Attorney General Bob Butterworth News Release
February 5, 1997
Media Contact: Jenn Meale
Phone: (850) 245-0150
Cruiseship Lines Agree To Change Advertising Policies
TALLAHASSEE -- Six cruise ship lines operating out of Florida ports will pay a total of $295,500 and revise their advertising policies to settle allegations that they misled consumers about cruise costs, Attorney General Bob Butterworth announced today.
The companies entering separate agreements with the state include Carnival Cruise Lines, Royal Caribbean Cruises Ltd., Norwegian Cruise Line Limited, Celebrity Cruises Inc., Dolphin Cruise Line and Majesty Cruise Line.
Butterworth accused the lines of charging consumers more for so-called "port charges" than necessary to cover actual dockage costs and keeping the difference. Port charges as defined by the cruise lines can equal nearly 30 percent of the price of the cruise itself.
"Port charges should only reflect the fees cruise ships actually pay for use of port facilities and services," Butterworth said. "The companies have included such things in port charges as their own operating expenses for fuel, fresh water and wages. The consumer winds up paying the cruise line more than the advertised price of the cruise, and that is inherently deceptive."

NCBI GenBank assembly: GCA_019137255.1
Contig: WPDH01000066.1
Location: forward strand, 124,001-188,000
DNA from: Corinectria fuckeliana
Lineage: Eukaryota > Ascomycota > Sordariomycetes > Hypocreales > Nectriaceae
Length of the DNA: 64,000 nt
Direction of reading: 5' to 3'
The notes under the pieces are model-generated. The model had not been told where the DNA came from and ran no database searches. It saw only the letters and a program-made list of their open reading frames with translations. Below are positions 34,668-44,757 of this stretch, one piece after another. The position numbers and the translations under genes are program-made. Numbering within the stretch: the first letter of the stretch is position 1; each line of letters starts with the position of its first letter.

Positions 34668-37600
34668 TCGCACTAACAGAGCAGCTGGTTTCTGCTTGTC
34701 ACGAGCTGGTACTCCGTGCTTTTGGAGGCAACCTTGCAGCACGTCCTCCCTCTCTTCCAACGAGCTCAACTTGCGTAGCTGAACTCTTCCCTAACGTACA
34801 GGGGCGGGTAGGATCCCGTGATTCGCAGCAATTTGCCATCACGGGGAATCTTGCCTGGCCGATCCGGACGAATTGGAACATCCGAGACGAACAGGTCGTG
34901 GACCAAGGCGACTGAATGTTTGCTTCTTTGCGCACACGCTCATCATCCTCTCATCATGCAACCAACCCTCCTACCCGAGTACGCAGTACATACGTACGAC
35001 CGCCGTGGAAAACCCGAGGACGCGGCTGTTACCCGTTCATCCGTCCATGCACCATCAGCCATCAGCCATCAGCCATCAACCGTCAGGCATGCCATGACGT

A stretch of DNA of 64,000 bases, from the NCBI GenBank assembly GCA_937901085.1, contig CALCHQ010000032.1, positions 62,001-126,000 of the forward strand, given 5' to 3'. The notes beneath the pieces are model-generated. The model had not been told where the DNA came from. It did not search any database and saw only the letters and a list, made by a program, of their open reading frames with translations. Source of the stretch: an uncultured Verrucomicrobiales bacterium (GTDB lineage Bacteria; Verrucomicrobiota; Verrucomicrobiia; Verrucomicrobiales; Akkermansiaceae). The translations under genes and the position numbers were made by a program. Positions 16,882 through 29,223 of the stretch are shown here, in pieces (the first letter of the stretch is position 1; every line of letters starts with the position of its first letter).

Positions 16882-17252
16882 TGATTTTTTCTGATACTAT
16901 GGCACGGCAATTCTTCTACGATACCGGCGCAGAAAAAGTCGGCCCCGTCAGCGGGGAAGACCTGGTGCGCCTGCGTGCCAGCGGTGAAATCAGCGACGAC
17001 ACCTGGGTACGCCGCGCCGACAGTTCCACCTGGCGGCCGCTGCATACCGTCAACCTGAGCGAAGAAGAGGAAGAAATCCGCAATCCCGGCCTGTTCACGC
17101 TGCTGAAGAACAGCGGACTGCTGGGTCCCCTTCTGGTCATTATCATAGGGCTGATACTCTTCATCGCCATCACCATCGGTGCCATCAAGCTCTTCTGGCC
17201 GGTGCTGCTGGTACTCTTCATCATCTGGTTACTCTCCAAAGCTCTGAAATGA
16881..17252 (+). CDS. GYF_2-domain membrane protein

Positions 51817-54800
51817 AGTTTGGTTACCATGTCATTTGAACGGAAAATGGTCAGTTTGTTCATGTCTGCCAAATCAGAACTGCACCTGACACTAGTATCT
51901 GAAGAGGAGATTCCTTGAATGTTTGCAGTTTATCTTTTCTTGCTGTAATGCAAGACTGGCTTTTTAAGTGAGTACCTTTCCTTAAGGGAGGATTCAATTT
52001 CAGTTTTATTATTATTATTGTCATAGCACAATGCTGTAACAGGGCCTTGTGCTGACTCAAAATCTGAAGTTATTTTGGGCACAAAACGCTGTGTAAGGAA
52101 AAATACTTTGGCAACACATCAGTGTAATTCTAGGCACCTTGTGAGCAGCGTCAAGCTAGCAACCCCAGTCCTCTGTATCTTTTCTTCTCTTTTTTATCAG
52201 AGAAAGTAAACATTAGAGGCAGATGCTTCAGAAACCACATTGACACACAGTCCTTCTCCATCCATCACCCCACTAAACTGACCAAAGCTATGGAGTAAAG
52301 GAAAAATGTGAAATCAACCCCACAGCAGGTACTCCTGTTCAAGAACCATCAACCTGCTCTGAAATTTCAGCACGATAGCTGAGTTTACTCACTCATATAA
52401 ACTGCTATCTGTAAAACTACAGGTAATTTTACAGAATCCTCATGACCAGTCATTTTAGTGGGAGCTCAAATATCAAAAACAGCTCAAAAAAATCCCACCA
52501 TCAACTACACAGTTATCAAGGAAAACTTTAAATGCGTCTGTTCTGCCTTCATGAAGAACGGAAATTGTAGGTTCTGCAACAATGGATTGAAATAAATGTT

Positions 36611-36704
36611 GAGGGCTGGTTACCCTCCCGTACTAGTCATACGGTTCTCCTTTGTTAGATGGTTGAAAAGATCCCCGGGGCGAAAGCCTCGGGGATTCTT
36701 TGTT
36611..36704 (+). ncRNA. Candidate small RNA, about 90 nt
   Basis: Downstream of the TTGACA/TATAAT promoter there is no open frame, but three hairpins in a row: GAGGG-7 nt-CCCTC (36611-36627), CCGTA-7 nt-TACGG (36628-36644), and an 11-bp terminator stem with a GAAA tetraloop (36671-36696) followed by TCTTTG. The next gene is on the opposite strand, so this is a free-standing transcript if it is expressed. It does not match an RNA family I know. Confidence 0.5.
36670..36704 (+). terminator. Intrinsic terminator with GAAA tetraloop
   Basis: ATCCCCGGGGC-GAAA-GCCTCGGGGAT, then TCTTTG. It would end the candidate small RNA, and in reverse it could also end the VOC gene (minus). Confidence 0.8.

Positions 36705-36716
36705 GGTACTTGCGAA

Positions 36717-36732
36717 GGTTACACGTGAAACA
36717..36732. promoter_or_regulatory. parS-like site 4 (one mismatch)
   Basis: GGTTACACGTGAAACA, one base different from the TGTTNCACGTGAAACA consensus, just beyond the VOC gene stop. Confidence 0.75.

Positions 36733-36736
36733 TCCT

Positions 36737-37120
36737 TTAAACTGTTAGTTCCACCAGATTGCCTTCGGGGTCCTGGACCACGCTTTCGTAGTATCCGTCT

Under the agreements, the cruise lines can no longer charge customers any fees in addition to the advertised initial ticket price except those fees actually passed on by the company to a governmental agency.
Approximately 2 million people take cruises out of Florida ports each year, Butterworth said. The six cruise ship lines entering agreements with the state represent more than 60 percent of that market.
The attorney general said negotiations with other cruise ship lines over the port charge issue are continuing and his goal is the establishment of a uniform, industry-wide advertising policy.
The agreement was handled by Assistant Attorneys General Jack Norris and Todd Stone, Special Counsel Phil Shailer and Investigator Terrence O'Loughlin.